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Offline Ram23

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Re: Cincinnati's Homeless Population
« Reply #84 on: July 24, 2018, 12:35:03 PM »
It's starting to seem like the city's lack of a coherent response is encouraging people to set up camp on 3rd Street. I wouldn't be surprised if people are getting word of this camp and moving there from shelters. In other words, the camp is actively encouraging homeless people to get back on the streets rather than off them.

Offline Cincy513

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Re: Cincinnati's Homeless Population
« Reply #85 on: July 24, 2018, 01:57:24 PM »
What a clusterfuck the politicians have made this

Offline jdm00

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Re: Cincinnati's Homeless Population
« Reply #86 on: July 25, 2018, 10:53:45 AM »
So did they clear out the camp yesterday? 

Offline Ram23

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Re: Cincinnati's Homeless Population
« Reply #87 on: July 25, 2018, 11:03:56 AM »
It was being cleared out this morning. It also looks like the city is putting up chain link fencing to close off access to the underpass.

Offline Cincy513

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Re: Cincinnati's Homeless Population
« Reply #88 on: July 25, 2018, 02:37:14 PM »
Now the bums who live on 3rd St (who have only increased since they closed the camp) held a press conference today and are making demands to the city.  Of course Josh Spring is the leader in this circus.  As laughable as it is that they call themselves "Residents of 3rd St" the city can't put up fencing to keep them off 3rd like they did for for the previous location.  They could keep running them off 3rd but surely they'll just keep coming back at a later time.  This has gotten completely out of hand and city needs to do something that will have a long term affect.  All this bad press has done is lead to more people having bad views of downtown.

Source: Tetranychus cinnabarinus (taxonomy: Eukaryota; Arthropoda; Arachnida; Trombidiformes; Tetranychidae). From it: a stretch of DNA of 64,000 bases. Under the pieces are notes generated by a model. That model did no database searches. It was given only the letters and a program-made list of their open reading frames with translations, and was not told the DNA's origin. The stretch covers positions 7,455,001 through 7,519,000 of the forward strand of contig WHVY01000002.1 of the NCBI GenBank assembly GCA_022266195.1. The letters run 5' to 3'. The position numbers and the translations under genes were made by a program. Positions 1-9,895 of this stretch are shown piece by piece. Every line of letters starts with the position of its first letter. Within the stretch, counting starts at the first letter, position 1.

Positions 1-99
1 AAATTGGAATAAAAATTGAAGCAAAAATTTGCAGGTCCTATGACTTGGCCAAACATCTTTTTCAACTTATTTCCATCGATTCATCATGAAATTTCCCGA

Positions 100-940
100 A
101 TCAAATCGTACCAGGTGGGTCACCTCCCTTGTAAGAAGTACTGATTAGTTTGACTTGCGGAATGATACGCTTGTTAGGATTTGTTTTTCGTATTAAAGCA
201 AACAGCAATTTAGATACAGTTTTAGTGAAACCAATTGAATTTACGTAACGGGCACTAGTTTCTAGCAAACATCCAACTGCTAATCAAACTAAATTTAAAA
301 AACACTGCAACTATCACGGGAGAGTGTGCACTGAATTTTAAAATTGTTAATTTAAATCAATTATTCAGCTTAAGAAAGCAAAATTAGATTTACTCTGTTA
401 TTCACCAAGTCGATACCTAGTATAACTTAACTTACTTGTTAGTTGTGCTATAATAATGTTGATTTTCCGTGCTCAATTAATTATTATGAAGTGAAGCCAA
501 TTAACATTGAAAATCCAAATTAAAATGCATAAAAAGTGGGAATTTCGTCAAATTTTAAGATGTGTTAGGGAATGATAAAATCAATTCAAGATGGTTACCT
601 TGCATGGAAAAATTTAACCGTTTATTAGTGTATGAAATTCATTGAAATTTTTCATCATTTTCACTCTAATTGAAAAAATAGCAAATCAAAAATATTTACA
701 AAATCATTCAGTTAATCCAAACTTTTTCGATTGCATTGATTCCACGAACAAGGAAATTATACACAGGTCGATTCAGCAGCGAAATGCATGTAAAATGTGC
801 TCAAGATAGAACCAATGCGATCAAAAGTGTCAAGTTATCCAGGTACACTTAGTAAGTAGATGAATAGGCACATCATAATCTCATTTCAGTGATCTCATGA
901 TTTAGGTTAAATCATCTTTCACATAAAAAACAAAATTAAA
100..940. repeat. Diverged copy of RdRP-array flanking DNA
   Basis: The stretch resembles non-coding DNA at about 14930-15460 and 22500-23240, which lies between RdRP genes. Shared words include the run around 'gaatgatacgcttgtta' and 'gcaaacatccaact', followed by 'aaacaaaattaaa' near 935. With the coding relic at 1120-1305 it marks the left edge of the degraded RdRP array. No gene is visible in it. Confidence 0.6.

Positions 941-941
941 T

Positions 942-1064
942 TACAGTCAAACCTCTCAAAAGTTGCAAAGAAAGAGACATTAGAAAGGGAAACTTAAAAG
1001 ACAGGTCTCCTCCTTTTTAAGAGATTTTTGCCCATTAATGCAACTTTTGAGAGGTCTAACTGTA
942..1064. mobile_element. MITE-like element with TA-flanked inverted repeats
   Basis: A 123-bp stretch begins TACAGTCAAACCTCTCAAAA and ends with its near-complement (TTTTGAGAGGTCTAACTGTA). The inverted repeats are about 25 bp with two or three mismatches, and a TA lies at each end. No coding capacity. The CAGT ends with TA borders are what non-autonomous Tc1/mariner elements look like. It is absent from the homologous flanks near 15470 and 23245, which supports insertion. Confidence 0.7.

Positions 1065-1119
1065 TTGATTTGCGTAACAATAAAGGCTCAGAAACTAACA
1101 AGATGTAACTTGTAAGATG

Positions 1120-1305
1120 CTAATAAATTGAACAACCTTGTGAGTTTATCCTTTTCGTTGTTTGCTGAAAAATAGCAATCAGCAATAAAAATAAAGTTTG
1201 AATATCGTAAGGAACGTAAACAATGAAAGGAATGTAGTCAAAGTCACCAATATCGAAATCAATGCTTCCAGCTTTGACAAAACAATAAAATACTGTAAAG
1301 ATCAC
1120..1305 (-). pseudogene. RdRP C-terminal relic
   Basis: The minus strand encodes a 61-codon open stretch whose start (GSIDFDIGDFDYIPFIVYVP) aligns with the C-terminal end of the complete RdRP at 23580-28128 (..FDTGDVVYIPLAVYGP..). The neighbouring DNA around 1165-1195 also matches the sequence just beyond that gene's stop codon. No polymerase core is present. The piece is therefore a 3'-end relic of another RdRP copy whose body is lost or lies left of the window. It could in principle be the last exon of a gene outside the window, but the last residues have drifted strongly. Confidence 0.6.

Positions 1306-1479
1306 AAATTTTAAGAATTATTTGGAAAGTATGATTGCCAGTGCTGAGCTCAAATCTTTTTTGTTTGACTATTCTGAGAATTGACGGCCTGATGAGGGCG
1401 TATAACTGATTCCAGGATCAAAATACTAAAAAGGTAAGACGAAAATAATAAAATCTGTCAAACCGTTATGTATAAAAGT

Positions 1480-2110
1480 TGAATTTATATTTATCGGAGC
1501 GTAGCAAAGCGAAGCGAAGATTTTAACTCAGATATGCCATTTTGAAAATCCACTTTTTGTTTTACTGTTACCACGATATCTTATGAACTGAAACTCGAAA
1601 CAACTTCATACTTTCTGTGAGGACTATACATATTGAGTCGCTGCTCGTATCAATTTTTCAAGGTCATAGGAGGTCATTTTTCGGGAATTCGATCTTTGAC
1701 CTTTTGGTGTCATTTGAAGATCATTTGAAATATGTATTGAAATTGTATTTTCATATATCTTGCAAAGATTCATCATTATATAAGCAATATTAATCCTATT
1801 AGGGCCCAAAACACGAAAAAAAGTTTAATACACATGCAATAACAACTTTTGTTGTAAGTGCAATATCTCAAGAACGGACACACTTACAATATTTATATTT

"Residents of Third Street met Tuesday evening. The group decided to make it clear that they are completely opposed to the removal actions the City of Cincinnati has taken against those who were living underneath Ft. Washington Way. Understanding that they are likely the city’s next target, the Residents who live on the sidewalk of Third Street are announcing that they do not intend to leave Third Street because of a city order, but instead demand that the city act on focused solutions to homelessness, which are affordable housing that is available for all, employment, mental health services when needed and access to additional basic necessities."